4. Expand Your LGBT Family.
Gay men tend to self-segregate for pleasure and survival, but now’s the time to expand and include our entire LGBT community, outside of the comforts of our social bubbles. We need to take the privileges that we earned and make sure that they extend to all queers. We need to seek and create spaces that include all of us and not hide behind online activism. We can take all the feminist theory classes and get into heated arguments online, donate to the HRC and ACLU, but if we remain separated by race, gender, and class, if we don’t have trans and lesbian friends, we miss the opportunities to truly understand and strengthen our larger community.
Yes, there are mistakes to be made, wrong pronouns and antiquated words that will be used. There will be arguments and uncomfortable discussions, but they are dialogues we need to have. Doing it face to face will be more fruitful than doing it online and a friendship can always overcome a wrong word or pronoun. You can learn a lot from a misunderstanding.
5. Girl, Speak for Yourself and Don’t Let Others Do It For You.
Our oppressors don’t differentiate between gay or trans or queer, yet word policing among us has reached a fever pitch. A straight woman told me that referring to another gay man as “girl” was misogynistic. A trans woman told me that I wasn’t allowed to use “queer” if I only had sex with men. What bothered me most about was they were speaking for me as a gay man. Gay men have our own language other folks may not understand. While misogyny is a big issue, it’s usually a form of self-hatred for our own femininity and calling one another “girl” is a milestone for many gays. I’ve had sex with trans-men but it’s not something that defines me. Having to calmly explain this was a challenge.
Many arguments within the LGBT community are folks speaking for other folks. Writing this piece I was confronted by my own doubts. Was it ok to use “gay”? Who would be offended or left out? While I can stand for trans rights, or black lives, I can only speak from my own experience as a gay man. We need to demand that folks in our community have the same respect for our own traditions and languages. As our chosen family grows and as inclusion becomes crucial to battle the political forces that threaten us, there are many nuanced conversations we need to have with the rest of our LGBT family (why male-only spaces are still important, for example) and having a healthy rapport will be crucial.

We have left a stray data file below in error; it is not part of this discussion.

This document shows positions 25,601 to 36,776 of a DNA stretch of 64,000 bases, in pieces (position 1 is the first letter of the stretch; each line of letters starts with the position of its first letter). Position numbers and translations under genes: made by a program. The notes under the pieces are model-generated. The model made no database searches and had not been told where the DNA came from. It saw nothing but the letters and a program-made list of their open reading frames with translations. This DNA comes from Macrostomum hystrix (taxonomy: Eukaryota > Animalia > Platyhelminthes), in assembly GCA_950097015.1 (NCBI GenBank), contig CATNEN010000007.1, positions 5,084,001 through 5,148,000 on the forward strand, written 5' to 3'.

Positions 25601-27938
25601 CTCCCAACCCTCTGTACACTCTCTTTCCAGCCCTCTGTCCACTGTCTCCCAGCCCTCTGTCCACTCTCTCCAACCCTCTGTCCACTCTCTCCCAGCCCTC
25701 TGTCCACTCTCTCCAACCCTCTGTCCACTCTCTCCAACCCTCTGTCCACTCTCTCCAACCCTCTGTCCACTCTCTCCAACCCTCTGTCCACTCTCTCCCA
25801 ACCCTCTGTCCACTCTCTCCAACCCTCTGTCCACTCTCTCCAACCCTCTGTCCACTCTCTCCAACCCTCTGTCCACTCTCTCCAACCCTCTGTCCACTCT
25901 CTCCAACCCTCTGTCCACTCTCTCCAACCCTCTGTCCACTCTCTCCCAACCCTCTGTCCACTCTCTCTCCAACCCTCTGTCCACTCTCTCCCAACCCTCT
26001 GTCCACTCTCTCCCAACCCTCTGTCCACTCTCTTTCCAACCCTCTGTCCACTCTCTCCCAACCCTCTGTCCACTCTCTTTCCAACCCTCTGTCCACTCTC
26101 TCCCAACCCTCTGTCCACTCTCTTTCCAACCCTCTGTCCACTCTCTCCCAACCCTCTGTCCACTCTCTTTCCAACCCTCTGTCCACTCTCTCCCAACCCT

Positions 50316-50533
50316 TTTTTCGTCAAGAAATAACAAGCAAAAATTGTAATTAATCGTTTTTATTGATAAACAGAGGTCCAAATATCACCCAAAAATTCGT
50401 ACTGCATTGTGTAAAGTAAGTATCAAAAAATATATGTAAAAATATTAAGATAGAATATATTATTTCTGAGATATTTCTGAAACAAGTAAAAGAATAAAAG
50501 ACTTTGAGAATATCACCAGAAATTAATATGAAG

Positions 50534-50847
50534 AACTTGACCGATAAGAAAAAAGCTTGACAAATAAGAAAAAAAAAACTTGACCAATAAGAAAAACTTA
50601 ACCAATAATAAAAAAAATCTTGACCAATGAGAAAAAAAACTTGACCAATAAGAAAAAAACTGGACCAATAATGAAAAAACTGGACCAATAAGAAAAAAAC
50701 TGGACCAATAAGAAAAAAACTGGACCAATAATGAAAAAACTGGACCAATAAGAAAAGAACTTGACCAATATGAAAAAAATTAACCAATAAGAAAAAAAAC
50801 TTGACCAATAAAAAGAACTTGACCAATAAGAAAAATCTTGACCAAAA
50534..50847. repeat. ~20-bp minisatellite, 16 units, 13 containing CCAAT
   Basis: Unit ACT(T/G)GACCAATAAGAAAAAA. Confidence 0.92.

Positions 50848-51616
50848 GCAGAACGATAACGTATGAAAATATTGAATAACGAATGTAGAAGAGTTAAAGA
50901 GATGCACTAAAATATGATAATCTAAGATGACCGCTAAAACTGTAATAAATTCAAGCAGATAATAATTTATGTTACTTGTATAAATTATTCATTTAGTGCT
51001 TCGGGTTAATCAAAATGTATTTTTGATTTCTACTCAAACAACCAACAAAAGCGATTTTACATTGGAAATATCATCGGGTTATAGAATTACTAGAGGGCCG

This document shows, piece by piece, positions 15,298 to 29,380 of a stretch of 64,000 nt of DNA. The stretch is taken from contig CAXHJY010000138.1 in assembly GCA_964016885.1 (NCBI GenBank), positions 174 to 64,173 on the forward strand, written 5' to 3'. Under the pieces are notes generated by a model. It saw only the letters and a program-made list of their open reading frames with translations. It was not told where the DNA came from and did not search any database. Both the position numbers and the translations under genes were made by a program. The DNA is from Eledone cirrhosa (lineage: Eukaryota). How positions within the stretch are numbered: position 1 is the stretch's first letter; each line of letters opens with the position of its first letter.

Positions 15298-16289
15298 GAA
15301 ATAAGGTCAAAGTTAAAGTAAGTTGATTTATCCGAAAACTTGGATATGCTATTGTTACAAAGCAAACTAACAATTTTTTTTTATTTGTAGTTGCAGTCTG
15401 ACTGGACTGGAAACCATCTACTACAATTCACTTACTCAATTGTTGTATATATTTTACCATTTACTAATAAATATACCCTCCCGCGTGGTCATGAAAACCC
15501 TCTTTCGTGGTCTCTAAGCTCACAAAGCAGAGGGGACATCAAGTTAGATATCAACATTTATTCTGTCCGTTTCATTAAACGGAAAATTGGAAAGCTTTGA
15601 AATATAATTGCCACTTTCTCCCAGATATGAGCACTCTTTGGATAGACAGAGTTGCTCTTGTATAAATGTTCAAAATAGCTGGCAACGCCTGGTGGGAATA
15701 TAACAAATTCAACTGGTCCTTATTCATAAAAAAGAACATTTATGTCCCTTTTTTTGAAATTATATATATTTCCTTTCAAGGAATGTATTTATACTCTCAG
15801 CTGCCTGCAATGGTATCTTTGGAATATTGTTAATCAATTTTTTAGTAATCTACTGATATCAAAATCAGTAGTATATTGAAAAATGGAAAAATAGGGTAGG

6. Talk about Depression and Say “Suicide”.
Queer men have freedoms we still don’t fully comprehend. Our lives can become unstructured and directionless, sometimes leading to doubt and depression. High suicide rates haunt us from our teens to middle age and yet the stigma is still so strong we rarely say the word out loud when one of us commits it. “Sudden death” has become a sad synonym. In the last 2 years, one of my friends smoked so much meth, his lung collapsed. My gay cousin swallowed pills and died in a truck. One of my favorite people hanged himself and left no note. This is the first time I’ve typed those words.
Suicides are like shrapnel bombs in our chosen families. They affect us in ways that need to be treated head on, which can take a long time to recover from. Social media puts a pressure to present a perfect life, but we need to talk about our depression directly, to acknowledge when our brothers take their lives so that the rest of us can learn something from those tragedies, so that when can ask each other “Are you OK?” we can be ready to hear the answer, even if it’s not pretty.
7. Use the Buddy System.
Anxiety can make us self-centered and isolated, leaving us alone in a version of reality comprised of our worst thoughts and opinions of ourselves. Is there someone who you check up on daily? Someone who checks up on you? In our darkest moments, it can be hard to ask for help. Sometimes the best solution can be to check in on someone else, without expecting anything in return and create a link of friends and “buddy system.” Seeing ourselves reflected in someone else’s eyes, can show us a kinder, better version of how we see ourselves and that can literally save lives.
8. Appreciate Touch.
A straight friend was admiring the way that gay men touch each other in public spaces. “In a crowded straight bar,” he said, “it’s impossible to get from one side to another, you can’t touch other dudes, certainly not other girls, and definitely not other dude’s girls.” He said he liked the vibe of gay bars, because we navigate spaces with a gentle touch to the shoulder or waist, we hug and kiss each other hello. He called this “Gay Synergy.” We even have the luxury of spaces where “implied consent” is real (and yes it is real, so if you can’t stand the heat and a pat on your butt, get your ass out the Eagle queen). It’s a touch many of us take for granted. Sexual assault and consent are important conversations we still need to have, especially where HIV, drugs and group sex are involved, but we also need to celebrate our comfort with one another.
9. Discuss the Health of our Bears.